Sounds of Erevan
Featuring Gagik Hovsepyan . Levon Abrahamyan . Djivan Gasparyan . Russian National Orchestra . Ara Gevorgian . Suren Asaduryan . Yansimalar . Hisundari . Qisho Grisha Davtjan . Yeghishe Manukyan . Aygepan . Duduk . Vache Hovsepyan . Armen Chakmakian
Wikipedia : Armenia is situated close to the Caucasus Mountains, and its music is a mix of indigenous folk music, perhaps best-represented by Djivan Gasparyan’s well-known duduk music, as well as light pop, and extensive Christian music, due to Armenia’s status as one of the oldest Christian nation in the world
Jivan Gasparyan : Jivan Gasparyan has a sever childhood, as the latter he has spent in the orphanage, his mother died early and father was a soldier of WWII. He was six years old, when he started intuitively to play the instrument without knowing any notes.
Samvel Yervinyan : On his graduation day, in 1980 he played Henry Vietan’s 2nd concert and received a standing ovation from all the faculty members. He was asked to continue his studies at Tchaikovsky’s Music Conservatory, under the guidance and tutoring of world famous Maestro Edward Dayan.
Face Music : Well-known Armenian lullabies are “Nana, Loorig, Roorig, Ayer, Hayroor” and others. The main theme of a lullaby is the love for the child. Various subjects or feelings are expressed in lullabies, when the mother is rocking the cradle and singing, forgetting her daily burden, remembering past loves, embracing touching memories. Doing so, she is also passing past lamentations on to the next generation, thus awakening in the young heart a heroic soul and the feeling for the homeland.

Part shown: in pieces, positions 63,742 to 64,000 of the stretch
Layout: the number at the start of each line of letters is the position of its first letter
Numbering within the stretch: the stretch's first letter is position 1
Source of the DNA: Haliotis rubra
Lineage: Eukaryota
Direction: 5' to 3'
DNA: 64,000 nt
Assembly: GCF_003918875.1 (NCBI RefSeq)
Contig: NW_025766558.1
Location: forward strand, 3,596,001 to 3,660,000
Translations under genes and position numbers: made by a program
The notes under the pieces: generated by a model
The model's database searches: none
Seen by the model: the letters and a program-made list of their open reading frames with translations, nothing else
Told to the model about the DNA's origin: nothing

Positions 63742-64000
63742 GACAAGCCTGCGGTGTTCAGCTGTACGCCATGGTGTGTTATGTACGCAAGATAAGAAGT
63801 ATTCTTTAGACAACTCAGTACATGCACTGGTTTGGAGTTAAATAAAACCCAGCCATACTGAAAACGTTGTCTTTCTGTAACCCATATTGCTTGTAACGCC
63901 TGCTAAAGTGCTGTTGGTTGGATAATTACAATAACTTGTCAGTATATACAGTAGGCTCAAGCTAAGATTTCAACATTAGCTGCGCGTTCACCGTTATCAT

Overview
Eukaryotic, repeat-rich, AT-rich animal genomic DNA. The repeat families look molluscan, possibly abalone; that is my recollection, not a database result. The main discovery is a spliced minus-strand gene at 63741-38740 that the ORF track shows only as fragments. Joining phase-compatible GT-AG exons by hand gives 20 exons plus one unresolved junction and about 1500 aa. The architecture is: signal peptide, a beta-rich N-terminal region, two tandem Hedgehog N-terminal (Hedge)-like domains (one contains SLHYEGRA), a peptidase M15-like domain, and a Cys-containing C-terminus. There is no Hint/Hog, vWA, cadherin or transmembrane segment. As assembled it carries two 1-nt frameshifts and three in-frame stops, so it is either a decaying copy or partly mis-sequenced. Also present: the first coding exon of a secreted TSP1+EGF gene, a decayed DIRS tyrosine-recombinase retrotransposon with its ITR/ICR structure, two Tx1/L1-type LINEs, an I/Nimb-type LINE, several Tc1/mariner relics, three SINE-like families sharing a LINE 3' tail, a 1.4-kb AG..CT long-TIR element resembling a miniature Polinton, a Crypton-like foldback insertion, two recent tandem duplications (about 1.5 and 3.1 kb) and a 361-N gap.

Armeniapedia : Armenian music, monophonic by internal structure, entered a new phase in the second half of the 19th century with the introduction of polyphony and more or less western forms. Thanks to Armenian composers who studied in the west. The initial Modal & Monodic nature (That is, excluding the concept of Harmony) of traditional Armenian music condensed the musical creativity in the horizontal line.
enotes : In terms of Armenian musical history, the genocide profoundly affected musicologist Komitas Vardapet, who is regarded as the father of Armenian national music. Born Sogomon Soghomonian in 1869, Komitas, renaming himself after a seventh-century writer of hymns, studied music in Berlin and transcribed Armenian folk songs during the reign of the Ottoman Empire.
UNESCO : UNESCO has started to implement the Project entitled “Safeguarding of Armenian Duduk Music” in Armenia . This cultural expression was proclaimed Masterpiece of the Oral and Intangible Heritage of Humanity by UNESCO in 2005. This Project is financed under the UNESCO/Japan Funds-in-Trust for the Preservation and Promotion of the Intangible Cultural Heritage .
Mapsofworld.com : Under Soviet mastery, Armenia’s music was taught in a stiffly restricted style in conservatories. Kanun (dulcimer), davul (double-headed hand drum), oud (lute), tar (short-necked lute) and zurna (shawm) are the instruments played.